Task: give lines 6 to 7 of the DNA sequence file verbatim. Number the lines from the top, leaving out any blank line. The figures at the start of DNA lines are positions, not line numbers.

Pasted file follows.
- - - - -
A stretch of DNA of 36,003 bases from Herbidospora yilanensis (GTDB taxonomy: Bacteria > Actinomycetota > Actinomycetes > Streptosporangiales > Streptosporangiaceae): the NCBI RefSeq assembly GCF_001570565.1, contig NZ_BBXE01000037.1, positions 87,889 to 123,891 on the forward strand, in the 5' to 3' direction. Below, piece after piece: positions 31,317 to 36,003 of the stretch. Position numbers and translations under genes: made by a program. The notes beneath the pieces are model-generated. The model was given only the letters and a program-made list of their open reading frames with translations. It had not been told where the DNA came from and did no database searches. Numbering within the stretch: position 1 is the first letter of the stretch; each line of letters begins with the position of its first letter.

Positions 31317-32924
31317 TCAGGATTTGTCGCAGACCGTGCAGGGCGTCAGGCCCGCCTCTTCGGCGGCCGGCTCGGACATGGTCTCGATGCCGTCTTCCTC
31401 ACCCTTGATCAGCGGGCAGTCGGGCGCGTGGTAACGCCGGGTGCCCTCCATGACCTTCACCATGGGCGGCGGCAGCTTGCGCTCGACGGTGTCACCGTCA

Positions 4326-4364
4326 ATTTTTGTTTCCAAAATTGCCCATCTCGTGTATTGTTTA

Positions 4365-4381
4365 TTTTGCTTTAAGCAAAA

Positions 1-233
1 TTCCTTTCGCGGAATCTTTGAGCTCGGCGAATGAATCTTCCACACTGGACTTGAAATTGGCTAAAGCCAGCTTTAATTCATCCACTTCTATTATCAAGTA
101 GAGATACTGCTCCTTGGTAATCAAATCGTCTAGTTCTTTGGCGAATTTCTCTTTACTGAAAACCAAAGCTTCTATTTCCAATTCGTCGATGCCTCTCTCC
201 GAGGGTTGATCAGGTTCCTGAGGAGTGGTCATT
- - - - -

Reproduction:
4326 ATTTTTGTTTCCAAAATTGCCCATCTCGTGTATTGTTTA

Positions 4365-4381